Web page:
I never had a talk with my children about how to respond to a police officer—“Be sure to answer politely. Keep your hands on the steering wheel. Show respect.” But every black family in America has had this conversation. When my kids began to drive, I never once wondered if they would be pulled over without a cause. But black parents do not live with such optimism.
My children are grown now, so I have had far more time to invest in the life of the communities in which I have served. I befriended other pastors, especially African American pastors. I began to listen to their stories. I was shocked to hear how different their worlds were than mine.
While serving in Bedford, Ohio, I became friends with the high school principal. In time, he became like a son to me. In fact, he often called me “Dad.” I asked him once if he had ever been pulled over because he was DWB (driving while black). He rolled his eyes, smiled, and began to tell stories. Too many stories.
Seven years ago, we moved to Lima. I quickly formed friendships with African American pastors. I have spent hours listening to stories my friend Dr. Dennis Ward would tell me about his experience as a black leader. His world has similarities to mine, since we are both pastors, but there are many stark differences. I have concluded that he is a better man than I am. I could not have gone through what he has gone through.
I have been amazed at how Dr. LaMont Monford and his wife have raised their children. His path in life and ministry has been far from easy, but he has raised four amazing children as a testament to his faith and leadership.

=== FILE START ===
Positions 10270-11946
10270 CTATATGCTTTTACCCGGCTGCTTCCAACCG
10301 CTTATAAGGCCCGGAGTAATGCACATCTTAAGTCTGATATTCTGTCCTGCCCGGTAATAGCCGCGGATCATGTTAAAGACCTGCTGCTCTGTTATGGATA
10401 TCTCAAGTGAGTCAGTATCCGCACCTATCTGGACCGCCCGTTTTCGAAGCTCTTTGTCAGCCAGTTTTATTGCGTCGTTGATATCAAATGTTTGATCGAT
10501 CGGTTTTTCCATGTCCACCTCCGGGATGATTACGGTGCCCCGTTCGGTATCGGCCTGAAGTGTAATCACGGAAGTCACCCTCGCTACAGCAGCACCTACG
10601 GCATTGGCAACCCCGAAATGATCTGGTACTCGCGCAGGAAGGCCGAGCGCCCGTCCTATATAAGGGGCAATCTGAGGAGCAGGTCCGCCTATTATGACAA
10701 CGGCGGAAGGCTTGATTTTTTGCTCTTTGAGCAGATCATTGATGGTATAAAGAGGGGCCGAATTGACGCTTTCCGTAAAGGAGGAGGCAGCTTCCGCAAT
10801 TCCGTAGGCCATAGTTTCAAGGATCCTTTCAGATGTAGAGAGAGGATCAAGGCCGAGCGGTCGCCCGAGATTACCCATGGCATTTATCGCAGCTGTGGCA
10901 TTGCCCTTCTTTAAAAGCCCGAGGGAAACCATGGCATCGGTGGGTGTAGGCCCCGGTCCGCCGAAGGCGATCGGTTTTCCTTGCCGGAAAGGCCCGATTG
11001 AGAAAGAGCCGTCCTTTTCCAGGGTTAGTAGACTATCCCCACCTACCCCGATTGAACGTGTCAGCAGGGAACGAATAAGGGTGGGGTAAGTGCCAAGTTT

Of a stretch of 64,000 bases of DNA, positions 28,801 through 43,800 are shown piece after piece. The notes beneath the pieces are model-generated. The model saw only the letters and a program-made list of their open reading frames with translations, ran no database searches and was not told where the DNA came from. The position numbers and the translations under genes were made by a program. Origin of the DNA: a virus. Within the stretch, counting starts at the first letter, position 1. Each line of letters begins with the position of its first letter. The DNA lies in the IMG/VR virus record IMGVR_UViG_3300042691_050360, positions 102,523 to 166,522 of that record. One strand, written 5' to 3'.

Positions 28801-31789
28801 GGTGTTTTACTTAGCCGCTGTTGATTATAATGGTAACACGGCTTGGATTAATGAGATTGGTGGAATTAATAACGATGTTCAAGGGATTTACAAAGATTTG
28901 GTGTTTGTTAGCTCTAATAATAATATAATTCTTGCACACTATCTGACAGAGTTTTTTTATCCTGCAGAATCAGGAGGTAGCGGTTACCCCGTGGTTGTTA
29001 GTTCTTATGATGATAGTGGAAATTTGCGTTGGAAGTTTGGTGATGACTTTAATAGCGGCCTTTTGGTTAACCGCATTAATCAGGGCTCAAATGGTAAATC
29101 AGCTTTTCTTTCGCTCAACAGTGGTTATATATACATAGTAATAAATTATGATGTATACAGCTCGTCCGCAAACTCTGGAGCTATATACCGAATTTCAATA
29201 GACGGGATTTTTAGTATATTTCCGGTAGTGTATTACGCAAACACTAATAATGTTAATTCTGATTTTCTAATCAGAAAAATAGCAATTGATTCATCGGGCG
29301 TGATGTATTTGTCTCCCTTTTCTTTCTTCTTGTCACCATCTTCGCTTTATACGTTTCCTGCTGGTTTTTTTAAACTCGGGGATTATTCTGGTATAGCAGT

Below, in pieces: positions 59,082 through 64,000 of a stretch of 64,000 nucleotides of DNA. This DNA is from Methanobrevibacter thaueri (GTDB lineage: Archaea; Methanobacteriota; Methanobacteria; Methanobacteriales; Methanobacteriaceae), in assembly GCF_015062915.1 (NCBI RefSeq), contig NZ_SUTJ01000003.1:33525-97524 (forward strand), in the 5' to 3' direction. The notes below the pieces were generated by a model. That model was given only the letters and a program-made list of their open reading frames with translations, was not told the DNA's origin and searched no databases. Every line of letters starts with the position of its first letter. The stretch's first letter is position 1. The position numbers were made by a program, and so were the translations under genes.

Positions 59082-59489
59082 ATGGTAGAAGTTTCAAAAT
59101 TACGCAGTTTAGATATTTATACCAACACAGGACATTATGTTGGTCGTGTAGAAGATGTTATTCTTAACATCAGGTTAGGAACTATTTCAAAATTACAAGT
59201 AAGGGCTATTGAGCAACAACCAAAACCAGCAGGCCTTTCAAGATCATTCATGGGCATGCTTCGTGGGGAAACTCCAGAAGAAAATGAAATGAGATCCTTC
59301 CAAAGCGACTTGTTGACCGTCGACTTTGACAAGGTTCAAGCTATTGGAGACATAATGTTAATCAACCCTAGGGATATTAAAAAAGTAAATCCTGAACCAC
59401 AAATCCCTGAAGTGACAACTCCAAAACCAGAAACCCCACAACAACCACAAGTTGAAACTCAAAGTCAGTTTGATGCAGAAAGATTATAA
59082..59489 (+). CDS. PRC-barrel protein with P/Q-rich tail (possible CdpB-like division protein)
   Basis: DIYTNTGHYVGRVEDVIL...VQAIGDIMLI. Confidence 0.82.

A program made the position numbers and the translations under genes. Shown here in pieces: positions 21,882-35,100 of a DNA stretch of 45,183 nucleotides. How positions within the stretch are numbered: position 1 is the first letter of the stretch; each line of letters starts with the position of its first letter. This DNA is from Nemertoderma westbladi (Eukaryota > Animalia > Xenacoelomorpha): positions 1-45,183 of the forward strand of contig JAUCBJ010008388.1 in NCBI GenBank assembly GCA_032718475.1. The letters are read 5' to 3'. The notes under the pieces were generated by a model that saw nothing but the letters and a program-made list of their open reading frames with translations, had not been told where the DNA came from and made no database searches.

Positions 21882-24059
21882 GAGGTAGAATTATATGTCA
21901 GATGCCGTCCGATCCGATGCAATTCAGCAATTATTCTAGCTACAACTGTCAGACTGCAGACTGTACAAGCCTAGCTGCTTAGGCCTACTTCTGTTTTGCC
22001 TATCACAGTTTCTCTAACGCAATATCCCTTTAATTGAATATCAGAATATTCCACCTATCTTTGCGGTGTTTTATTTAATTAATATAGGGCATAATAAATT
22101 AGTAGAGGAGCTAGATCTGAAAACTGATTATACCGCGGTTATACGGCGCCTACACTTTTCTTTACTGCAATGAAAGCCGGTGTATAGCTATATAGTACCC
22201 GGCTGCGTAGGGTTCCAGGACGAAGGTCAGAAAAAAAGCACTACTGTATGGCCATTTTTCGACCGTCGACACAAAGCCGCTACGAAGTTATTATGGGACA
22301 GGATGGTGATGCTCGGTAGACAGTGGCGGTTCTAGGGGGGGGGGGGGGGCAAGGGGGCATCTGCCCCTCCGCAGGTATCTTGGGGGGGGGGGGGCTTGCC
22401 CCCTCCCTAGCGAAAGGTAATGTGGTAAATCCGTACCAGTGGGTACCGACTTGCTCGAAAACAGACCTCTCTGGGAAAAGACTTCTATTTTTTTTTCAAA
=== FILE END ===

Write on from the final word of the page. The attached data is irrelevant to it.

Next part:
I invited my good friend, Pastor Mike Lyons, to talk with my church board. I asked him what we could do to address the subtle racism that is often unseen by white folks. He answered with one word — friendship. He challenged us to develop a friendship with a person of a different ethnicity, but added that doing so will be difficult. He talked of the suspicions that would have to be overcome.
The point Pastor Lyons was making is this: We cannot heal what we do not see. Nor can we make right what we don’t know is wrong.
So I want to offer a challenge to people who really care about what is happening in our country. Join me in crossing the line. Stick out your hand. Invite someone to your home for dinner. Become a friend. Listen to their stories. Really listen.
This isn’t a program. It is a way of life. These relationships will allow us to see the world differently than we do now. Only then can we begin to work on the racism that whites often fail to see but our black friends navigate every day.
Dr. Doug Boquist is the lead pastor at Lima Community Church